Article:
Improving employee engagement will lead to higher productivity

Wednesday, November 20 2013
Improving employee engagement will lead to higher productivity

There's a famous story blues rock legend Stevie Ray Vaughan used to tell during live shows about the moment he knew he would become a musician. Once, after a difficult boss gave him another job he didn't want to do, he fell into a vat of grease, and he quit on the spot, dedicating the remainder of his life to the art and science of crafting sweet blues licks - luckily for the rest of us.

Employees at your company may not have vats of grease to fall into, but it's essential that there is good communication and employee engagement so that they operate at full productivity. Tools such as video collaboration software can make this easier.

Engagement needs to increase
A recent Gallup poll showed that only 30 percent of American employees feel fully engaged and working as hard as they can, and it is of the essence to the American economy that these men and women feel more engaged. The company found that the way in which workers interact with others around the office has a large effect on the feelings that result. "Workplace friends," for instance, make employees feel more positively about a job, by having a person nearby to help guide them and discuss problems.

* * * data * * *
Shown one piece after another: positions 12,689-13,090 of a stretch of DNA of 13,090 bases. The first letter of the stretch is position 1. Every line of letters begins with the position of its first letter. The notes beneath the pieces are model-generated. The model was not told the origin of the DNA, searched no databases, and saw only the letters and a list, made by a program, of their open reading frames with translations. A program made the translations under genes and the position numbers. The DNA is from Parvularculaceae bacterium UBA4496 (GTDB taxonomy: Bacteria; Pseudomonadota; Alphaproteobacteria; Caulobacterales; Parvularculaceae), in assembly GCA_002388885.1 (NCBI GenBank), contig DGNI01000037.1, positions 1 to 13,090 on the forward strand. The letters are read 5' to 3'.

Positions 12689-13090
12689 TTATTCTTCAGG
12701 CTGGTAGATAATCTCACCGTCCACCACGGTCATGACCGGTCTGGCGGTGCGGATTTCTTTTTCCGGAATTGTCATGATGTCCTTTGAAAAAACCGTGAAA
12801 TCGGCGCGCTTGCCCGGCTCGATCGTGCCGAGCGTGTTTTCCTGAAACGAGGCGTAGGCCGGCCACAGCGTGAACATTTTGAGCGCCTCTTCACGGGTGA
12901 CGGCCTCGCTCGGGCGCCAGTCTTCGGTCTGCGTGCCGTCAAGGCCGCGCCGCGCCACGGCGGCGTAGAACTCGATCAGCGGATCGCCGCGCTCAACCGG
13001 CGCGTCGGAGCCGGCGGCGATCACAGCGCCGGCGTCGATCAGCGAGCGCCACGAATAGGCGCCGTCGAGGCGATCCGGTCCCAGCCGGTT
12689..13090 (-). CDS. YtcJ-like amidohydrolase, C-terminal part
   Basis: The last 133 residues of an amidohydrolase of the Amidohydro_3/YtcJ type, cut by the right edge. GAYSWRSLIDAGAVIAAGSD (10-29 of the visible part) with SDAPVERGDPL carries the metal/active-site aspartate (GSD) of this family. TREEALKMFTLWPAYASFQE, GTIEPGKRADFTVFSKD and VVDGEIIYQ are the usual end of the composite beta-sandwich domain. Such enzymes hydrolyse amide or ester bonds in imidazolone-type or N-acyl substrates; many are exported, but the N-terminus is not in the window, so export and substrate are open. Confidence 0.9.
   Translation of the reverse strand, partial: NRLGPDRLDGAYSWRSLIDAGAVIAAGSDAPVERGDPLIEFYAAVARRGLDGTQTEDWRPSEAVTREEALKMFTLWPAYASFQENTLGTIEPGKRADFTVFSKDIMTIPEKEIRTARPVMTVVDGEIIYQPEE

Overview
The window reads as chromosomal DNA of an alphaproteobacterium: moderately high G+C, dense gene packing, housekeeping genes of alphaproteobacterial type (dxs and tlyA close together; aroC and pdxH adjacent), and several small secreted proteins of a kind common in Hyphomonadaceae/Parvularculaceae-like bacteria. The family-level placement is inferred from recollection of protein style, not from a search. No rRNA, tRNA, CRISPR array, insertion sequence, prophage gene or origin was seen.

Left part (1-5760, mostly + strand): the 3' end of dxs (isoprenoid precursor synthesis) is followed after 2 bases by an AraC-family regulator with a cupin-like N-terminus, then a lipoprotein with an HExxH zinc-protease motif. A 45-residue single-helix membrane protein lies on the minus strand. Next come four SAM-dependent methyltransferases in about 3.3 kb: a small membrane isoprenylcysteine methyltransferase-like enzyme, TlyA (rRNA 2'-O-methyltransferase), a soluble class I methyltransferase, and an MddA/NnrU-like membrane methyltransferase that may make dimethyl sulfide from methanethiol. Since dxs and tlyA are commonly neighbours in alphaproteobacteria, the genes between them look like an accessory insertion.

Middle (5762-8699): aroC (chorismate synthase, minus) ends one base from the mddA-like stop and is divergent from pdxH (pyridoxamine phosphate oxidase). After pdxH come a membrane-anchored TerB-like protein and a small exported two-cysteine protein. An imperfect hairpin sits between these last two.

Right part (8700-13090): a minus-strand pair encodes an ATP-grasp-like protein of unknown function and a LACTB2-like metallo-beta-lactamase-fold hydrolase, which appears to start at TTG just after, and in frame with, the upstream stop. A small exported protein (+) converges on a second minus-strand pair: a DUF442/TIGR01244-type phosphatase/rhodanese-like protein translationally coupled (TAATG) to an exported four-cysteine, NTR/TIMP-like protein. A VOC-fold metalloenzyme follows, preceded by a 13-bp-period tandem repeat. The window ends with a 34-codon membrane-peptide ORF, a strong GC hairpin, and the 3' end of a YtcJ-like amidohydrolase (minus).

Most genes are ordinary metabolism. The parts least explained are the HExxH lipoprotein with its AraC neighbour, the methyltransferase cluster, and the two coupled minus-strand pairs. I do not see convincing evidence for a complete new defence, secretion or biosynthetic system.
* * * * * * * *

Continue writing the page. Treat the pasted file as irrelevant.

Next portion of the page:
Managers, too, need to do their best to meet as often as possible with workers, according to Gallup. Video conferencing software is a great way to achieve this. A text-based communication, or even only by phone, will not a readily stimulate workers and can lead to feelings of alienation and disengagement. If an in-person chat is logistically difficult, remote meeting software is the best substitute.

Top tips offer unique insight
A number of famous sources have offered similar insights into the process, according to Biz Journal. Paul Brusatori of Intermark Group, for instance, said that non-text based communication often engages people in a more positive manner.

"My best advice for improving communication would be to restore and reinforce direct conversation in the office," Brusatori said. "Nothing can replace the value of facial expressions, body language and tone when delivering and receiving information. Hopefully this limits inaccurate perceptions, wrong conclusions and endless email and texting ping pong."

Tools can change the environment
In-person meetings may not always be feasible, either economically or geographically. Robin Hunt of ThinkData, though, said that it's still possible to do so with the right tools, such as online video software. Email and instant messaging are very necessary, she said, but they should be supplemented with other options.

"On a tech level implement the right form of communication tools and educate them on the hows and why," she said.

As Gallup made clear, there is a great deal for companies to gain in encouraging productivity with better communications and stronger management. Almost a quarter of employees are actively disengaged, according to the poll - it's important that companies be sure they are working hard to keep workers feeling a happy, and a part of something bigger.